News / Africa

Justice Eludes Children in Armed Conflict

A young boy leads the hard-line Islamist al-Shabab fighters as they conduct military exercise in northern Mogadishu's Suqaholaha neighborhood, Somalia (File Photo)
A young boy leads the hard-line Islamist al-Shabab fighters as they conduct military exercise in northern Mogadishu's Suqaholaha neighborhood, Somalia (File Photo)
Lisa Schlein

Millions of children are victims of armed conflict. Many are killed, maimed, raped and psychologically traumatized for their whole lives. Many children are recruited to fight for governments and rebel groups. They are forced to commit atrocities and are often prosecuted for these crimes. A United Nations Study, called Children and Justice During and in the Aftermath of Armed Conflict, examines how children caught in wars can seek justice for the violations they have suffered and examines the extent to which children should be held accountable for crimes they have committed. A panel of experts met at U.N. offices in Geneva to discuss these issues.


The war in Bosnia-Herzegovina broke out in 1992. The siege of the capital, Sarajevo, lasted nearly four years. Almost 10,000 people were killed, including 1,500 children.

The U.N. Ambassador from Bosnia, Emina Keco-Isakovic, is haunted by these memories.  She relives the anguish experienced by her son during this period.  

“When the cannon firing was starting over the city, it was really every evening," she said. "My 10-year-old son asked me whether he would have died that night. And, every night I answered ‘no, no, you shall not die,’ I said and touched him and held him while he was falling asleep. All children from besieged Sarajevo, still suffer from trauma in the form of waiting to die.”


While the study says children should be permitted to seek reparations for violation of their rights, Keco-Isakovic says the children of Sarajevo have never received justice commensurate with the crimes committed against them.  

“When you kill a European in a car accident, you get 10 years in prison," said Keco-Isakovic. "When you kill thousands of people in Balkans, Asia, Africa - you are in prison five, six years. The explanation-good behavior, the age and you are out.”  

Messeh Kamara was a child during Sierra Leone’s decade-long civil war.    

“What I am here to do is to represent the voices of the millions of children whose voice go unheard, who we cannot see in this small room," said Kamara. "But, they are out there suffering from conflict.”

Children unheard

Kamara lost his parents. He learned to survive and eventually became a child-activist for children’s rights. He is now 24 years old and studying to become an international human rights lawyer.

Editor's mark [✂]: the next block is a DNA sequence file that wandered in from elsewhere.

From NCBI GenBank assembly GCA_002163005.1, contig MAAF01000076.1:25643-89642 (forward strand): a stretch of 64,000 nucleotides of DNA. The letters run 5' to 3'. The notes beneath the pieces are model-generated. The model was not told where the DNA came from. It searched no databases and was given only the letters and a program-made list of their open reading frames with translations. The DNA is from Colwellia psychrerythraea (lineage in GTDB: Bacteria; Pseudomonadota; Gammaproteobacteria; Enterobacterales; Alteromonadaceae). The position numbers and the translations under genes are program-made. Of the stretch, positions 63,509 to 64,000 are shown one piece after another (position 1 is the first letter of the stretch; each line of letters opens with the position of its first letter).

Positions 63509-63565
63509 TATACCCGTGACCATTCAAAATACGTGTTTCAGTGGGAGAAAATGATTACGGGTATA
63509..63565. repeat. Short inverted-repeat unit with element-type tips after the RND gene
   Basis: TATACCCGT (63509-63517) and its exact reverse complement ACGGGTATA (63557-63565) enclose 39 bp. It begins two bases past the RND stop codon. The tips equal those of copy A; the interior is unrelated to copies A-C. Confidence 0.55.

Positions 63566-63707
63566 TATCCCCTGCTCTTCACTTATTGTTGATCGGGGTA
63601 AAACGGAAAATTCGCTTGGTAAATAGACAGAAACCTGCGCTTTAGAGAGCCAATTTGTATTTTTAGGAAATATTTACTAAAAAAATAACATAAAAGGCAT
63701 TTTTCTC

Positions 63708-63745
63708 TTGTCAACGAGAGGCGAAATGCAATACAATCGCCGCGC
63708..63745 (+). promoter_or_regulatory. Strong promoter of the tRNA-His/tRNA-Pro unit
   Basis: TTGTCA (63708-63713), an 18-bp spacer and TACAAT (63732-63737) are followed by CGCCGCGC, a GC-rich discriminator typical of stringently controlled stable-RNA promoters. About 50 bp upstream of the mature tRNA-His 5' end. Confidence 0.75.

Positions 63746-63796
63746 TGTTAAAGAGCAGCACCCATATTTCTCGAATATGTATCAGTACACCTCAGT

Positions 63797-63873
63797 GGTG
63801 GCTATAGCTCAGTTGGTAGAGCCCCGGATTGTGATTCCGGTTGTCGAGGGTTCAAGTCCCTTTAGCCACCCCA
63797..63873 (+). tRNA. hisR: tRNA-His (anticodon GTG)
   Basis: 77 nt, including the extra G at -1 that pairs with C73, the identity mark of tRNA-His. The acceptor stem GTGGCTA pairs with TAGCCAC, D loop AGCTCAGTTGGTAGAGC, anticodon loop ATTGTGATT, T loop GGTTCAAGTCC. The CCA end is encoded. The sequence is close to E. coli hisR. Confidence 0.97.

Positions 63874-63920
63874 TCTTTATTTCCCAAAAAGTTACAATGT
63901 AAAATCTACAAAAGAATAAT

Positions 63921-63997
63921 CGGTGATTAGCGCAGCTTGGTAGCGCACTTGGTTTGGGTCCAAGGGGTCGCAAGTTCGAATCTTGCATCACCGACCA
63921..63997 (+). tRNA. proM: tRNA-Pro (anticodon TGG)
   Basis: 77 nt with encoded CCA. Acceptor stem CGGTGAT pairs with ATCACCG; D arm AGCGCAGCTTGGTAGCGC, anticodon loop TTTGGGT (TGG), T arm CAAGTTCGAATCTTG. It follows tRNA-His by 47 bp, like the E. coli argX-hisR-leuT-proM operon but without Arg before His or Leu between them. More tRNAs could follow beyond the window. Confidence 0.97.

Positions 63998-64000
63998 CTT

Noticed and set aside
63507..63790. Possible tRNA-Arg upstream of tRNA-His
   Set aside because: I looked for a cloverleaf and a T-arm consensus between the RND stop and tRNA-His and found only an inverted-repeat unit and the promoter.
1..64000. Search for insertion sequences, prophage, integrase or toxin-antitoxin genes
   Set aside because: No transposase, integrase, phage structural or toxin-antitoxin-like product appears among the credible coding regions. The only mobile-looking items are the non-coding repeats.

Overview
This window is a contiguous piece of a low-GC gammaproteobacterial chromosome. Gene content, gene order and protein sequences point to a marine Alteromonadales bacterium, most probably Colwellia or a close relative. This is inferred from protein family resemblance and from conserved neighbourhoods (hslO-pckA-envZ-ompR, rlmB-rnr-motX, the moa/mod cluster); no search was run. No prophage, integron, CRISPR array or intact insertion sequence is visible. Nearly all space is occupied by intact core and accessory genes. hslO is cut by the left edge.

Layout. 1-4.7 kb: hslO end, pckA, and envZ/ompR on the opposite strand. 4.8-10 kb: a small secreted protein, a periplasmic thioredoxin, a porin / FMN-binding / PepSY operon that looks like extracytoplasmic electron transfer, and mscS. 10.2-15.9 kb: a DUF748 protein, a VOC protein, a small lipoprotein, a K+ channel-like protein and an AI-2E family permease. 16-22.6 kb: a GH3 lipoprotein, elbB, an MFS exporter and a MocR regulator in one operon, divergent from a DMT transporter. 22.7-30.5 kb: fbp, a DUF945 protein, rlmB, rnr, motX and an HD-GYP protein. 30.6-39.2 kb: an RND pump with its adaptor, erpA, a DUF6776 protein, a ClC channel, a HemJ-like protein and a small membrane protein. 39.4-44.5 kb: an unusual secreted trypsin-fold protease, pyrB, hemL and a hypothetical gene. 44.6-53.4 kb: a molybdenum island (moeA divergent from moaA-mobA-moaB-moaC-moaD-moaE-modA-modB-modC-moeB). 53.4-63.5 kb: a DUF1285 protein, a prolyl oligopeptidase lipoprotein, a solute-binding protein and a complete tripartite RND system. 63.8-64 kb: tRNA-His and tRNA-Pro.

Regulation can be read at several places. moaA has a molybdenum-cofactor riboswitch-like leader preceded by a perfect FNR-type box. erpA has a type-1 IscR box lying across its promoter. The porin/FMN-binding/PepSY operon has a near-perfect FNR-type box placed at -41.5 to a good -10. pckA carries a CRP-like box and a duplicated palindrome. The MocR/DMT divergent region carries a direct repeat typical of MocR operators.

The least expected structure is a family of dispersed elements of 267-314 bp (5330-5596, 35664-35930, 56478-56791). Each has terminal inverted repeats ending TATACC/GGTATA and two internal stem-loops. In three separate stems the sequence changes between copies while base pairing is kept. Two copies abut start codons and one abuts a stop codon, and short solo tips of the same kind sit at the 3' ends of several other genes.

He says it was most important for him and other children who lived through this brutal war to see those who created this havoc brought to justice.  

“I was 11," said Kamara. "I was thrown into a conflict I did not cause to happen, but I suffered the most. So for justice and accountability to us is very important. But, it is also mostly important when our rights are given back to us. Remember, what they did was they stole our rights from us and when they stole something from someone, it is most important that you return what they stole.”


Former Liberian President Charles Taylor is seen at the U.N.-backed Special Court for Sierra Leone in Leidschendam, Netherlands (File Photo - August 5, 2010).
Former Liberian President Charles Taylor is seen at the U.N.-backed Special Court for Sierra Leone in Leidschendam, Netherlands (File Photo - August 5, 2010).

Kamara regards the trials of suspected war criminals at the Special Court for Sierra Leone and the war crimes trial of former Liberian President, Charles Taylor, at the International Criminal Court at The Hague as very important. He says they are giving the children and young adults in Sierra Leone a sense of hope that justice will be done.

While children undeniably are victims of war, the U.N. study notes some children also are involved in committing crimes.

Radhika Coomaraswamy is Special Representative of the Secretary-General for Children and Armed Conflict and lead author of the study. She says children who are abducted and forced to commit atrocities by their military commanders should not be prosecuted and judged in the same manner as adults. She notes under international law, the recruitment and use of children under the age of 15 in hostilities is a war crime.

“We would prefer a process of, what we call, diversion, which is that children are diverted away from the judicial and prosecutorial system into some alternative mechanism, which can be either a truth and reconciliation commission, truth-telling, restorative justice or some kind of rehabilitation process," she said. "And, what we are saying is if they have to be prosecuted, then it must be the absolutely last resort.”  

The study notes countries increasingly are arresting and detaining children associated with armed groups on the grounds they are a threat to national security or because they have participated in hostility.

It contends children held in administrative detention during armed conflict are particularly vulnerable. It says few are granted access to lawyers or are given reasons why they are being detained.

The study argues states should not use administrative detention for children under 15 and detention conditions should comply with international standards and judicial guarantees. It says the United Nations should be allowed to monitor child detention centers.

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